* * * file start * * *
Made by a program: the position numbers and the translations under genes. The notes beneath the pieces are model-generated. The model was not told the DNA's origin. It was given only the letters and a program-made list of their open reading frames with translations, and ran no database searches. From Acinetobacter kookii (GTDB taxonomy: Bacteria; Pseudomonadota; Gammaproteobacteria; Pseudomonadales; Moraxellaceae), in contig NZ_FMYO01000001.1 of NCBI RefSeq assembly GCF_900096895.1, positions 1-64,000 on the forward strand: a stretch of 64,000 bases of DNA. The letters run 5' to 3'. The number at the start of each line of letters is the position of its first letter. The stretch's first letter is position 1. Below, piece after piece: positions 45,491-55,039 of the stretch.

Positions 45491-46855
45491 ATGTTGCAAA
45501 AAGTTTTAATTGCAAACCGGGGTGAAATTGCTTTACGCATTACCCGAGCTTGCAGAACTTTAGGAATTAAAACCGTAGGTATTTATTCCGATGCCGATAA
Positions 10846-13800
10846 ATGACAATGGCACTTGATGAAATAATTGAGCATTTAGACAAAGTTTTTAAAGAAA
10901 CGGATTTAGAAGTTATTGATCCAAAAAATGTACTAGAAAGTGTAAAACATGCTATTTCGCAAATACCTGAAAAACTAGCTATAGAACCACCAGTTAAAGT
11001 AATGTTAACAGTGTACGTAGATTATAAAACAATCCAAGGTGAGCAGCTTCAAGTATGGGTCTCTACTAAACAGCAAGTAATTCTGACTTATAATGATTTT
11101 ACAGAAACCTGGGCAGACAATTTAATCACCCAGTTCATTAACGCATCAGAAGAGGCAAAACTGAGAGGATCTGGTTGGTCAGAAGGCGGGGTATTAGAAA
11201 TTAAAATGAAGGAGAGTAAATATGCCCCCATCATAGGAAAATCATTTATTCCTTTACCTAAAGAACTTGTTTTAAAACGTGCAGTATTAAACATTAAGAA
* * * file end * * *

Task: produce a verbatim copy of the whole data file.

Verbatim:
Made by a program: the position numbers and the translations under genes. The notes beneath the pieces are model-generated. The model was not told the DNA's origin. It was given only the letters and a program-made list of their open reading frames with translations, and ran no database searches. From Acinetobacter kookii (GTDB taxonomy: Bacteria; Pseudomonadota; Gammaproteobacteria; Pseudomonadales; Moraxellaceae), in contig NZ_FMYO01000001.1 of NCBI RefSeq assembly GCF_900096895.1, positions 1-64,000 on the forward strand: a stretch of 64,000 bases of DNA. The letters run 5' to 3'. The number at the start of each line of letters is the position of its first letter. The stretch's first letter is position 1. Below, piece after piece: positions 45,491-55,039 of the stretch.

Positions 45491-46855
45491 ATGTTGCAAA
45501 AAGTTTTAATTGCAAACCGGGGTGAAATTGCTTTACGCATTACCCGAGCTTGCAGAACTTTAGGAATTAAAACCGTAGGTATTTATTCCGATGCCGATAA
Positions 10846-13800
10846 ATGACAATGGCACTTGATGAAATAATTGAGCATTTAGACAAAGTTTTTAAAGAAA
10901 CGGATTTAGAAGTTATTGATCCAAAAAATGTACTAGAAAGTGTAAAACATGCTATTTCGCAAATACCTGAAAAACTAGCTATAGAACCACCAGTTAAAGT
11001 AATGTTAACAGTGTACGTAGATTATAAAACAATCCAAGGTGAGCAGCTTCAAGTATGGGTCTCTACTAAACAGCAAGTAATTCTGACTTATAATGATTTT
11101 ACAGAAACCTGGGCAGACAATTTAATCACCCAGTTCATTAACGCATCAGAAGAGGCAAAACTGAGAGGATCTGGTTGGTCAGAAGGCGGGGTATTAGAAA
11201 TTAAAATGAAGGAGAGTAAATATGCCCCCATCATAGGAAAATCATTTATTCCTTTACCTAAAGAACTTGTTTTAAAACGTGCAGTATTAAACATTAAGAA